There’s nothing really scientific about it even though it tries to use some basis to remain accurate. If an accurate conjecture is even a real thing… But that’s why it’s so alluring. ANYONE can play with Drake’s Equation and come up with a number that means something to them. And your number will be just as ‘right’ as anyone else’s!
 
With this in mind I now present a list of somewhat appropriate concepts that may or may not influence one or more of the Drake Equation parameters. In a generally descending order of importance:
 
  • Liquid water.
  • Goldilocks location. 
  • A heliosphere.
  • Distance from the galactic center,
    (outside most bursts of intense radiation – gamma rays, and avoidance of intense space weather which may affect agriculture).
  • A molten iron core planet producing a planet protecting magnetosphere.
  • The existence of asteroid and comet belts (Kuiper Belt, Oort Cloud) which would both deliver supplemental elements as well as disrupt stagnant evolution.
  • Volcanism, plate tectonics and the recycling of minerals and elements through volcanism, continental ridges
    (CO2, sulfur, calcium, all need to be recycled).
  • Earth tilt. Seasons contributed to the stress need to spur life into intelligence.
  • The Moon. A moon of sufficient size and limited distance to stabilize the tilt of Earth’s axis and to adsorb some portion of the asteroid/comet impacts.
  • Continental configuration. Island states would not produce intelligent life. Milankovitch cycles, the northern hemisphere’s influence on heating and cooling cycles.
  • Oceans filtered toxin free by biotic life over 3.5 billion years and the generation of oxygen by this life.
  • The generation of ozone, or its equivalent, that shields DNA from constant mutation.
  • Biotic life had an impact on the evolution of the Earth’s crust and hence an influence on higher life forms.
  • Star death required to produce higher atomic weight elements necessary for life processes. Universally young stars could not have harbored life on their planets due to low molecular weight of elements.
  • Although our solar system is in the process of emerging from the Local Bubble, the sun’s trajectory suggests that it will probably not encounter a large, dense cloud for at least several more million years. The consequences of such an encounter for the earth’s climate are unclear; however, one wonders whether it is a coincidence that Homo sapiens appeared while the sun was traversing a region of space virtually devoid of interstellar matter.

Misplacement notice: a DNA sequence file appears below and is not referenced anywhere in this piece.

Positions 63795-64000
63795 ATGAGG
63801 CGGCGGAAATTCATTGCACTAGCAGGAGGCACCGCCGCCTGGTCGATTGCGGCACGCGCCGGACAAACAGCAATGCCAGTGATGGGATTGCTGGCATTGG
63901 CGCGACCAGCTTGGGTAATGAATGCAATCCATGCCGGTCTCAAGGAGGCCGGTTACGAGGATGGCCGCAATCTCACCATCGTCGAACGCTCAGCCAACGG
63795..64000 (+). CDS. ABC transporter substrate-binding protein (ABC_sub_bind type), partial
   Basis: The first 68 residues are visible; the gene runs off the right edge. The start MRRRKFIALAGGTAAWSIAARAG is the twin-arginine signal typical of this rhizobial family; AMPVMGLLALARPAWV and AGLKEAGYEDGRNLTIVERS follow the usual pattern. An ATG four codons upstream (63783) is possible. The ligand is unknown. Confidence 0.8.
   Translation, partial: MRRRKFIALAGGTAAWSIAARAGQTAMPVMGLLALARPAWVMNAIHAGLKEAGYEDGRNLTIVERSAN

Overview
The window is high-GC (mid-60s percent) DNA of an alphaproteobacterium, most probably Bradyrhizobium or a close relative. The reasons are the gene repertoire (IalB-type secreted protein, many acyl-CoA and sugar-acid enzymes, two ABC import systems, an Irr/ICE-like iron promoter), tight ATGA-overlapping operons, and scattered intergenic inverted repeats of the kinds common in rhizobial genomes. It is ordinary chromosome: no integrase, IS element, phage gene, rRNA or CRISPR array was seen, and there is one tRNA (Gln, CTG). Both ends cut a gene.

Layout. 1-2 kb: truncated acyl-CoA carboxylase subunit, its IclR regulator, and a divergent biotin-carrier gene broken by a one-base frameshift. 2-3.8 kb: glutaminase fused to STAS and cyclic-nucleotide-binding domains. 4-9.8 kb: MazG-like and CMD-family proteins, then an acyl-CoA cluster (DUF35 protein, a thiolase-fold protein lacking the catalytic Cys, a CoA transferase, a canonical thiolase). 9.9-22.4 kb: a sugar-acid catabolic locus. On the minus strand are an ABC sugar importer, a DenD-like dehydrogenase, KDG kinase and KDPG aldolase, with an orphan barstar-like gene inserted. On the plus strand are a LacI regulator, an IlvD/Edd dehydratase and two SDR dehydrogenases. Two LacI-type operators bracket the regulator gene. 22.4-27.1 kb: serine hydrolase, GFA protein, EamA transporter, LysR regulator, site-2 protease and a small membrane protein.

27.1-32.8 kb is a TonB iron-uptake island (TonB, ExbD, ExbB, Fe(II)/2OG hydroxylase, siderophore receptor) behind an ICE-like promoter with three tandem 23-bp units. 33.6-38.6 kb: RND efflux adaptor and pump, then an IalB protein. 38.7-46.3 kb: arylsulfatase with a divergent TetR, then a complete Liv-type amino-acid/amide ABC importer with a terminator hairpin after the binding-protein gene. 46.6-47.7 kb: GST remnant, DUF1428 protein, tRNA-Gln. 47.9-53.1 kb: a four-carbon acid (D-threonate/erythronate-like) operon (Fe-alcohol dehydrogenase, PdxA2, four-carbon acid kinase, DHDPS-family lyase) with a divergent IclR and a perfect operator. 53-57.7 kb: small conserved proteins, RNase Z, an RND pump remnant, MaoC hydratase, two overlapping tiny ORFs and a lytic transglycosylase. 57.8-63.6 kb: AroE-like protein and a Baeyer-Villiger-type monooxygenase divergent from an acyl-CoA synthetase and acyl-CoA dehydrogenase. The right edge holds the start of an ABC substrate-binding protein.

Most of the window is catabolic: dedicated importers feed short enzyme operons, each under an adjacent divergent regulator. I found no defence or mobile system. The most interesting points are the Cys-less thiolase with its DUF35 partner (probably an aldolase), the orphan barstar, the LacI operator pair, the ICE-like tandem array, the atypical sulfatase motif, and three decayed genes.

• Disease. Humanity, and higher forms of life in general, must have survived disease. Disease has killed more human life than all the wars, religions and genocides put together.
  • Strong presence of nuclear reactive materials in Earth crust that may have contributed to the spawning of life.
  • 3.5 billion years of hydrocarbon concentration perfectly delivered at just the right time to drive humanity over the population threshold that sparked the industrial revolution.
  • The expedient use and transition from fossil fuels to non-environmental impacting technologies (to avoid calamitous climate change.)
  • Miscellaneous items of lesser importance:
    • Metal: easy access to metals of many types must be available for advanced alien life (industry, electronics, astro-exploration).
    • Guano: bird droppings strangely enough has made an enormous impact on the development of humanity.
    • Rubber: The existence of a rubber tree and the textile extracted from it also had an immense impact on the development of humanity.
 
Random points supporting the theory that life is unique:
  • Change. Change is probably one of the primary drivers of higher life forms. Many of the above points that would influence the evolution of life on a planet are change based. Without change, often drastic change (chemical, climate, temperature, radiative, water currents, minor planet tilt aberrations) life would get ‘stuck’ in static ecological configurations. Externally induced change spurs evolution.
    But too much change would also be detrimental to the evolution of intelligent life. Change must be of just the right amount, just enough asteroid impacts, just enough volcanism, just enough galactic radiation, just enough coronal mass ejection, just enough planetary tilt, just enough continental drift and distribution. Just enough to provoke limited change but not too much to continuously be wiping the evolutionary slate clean.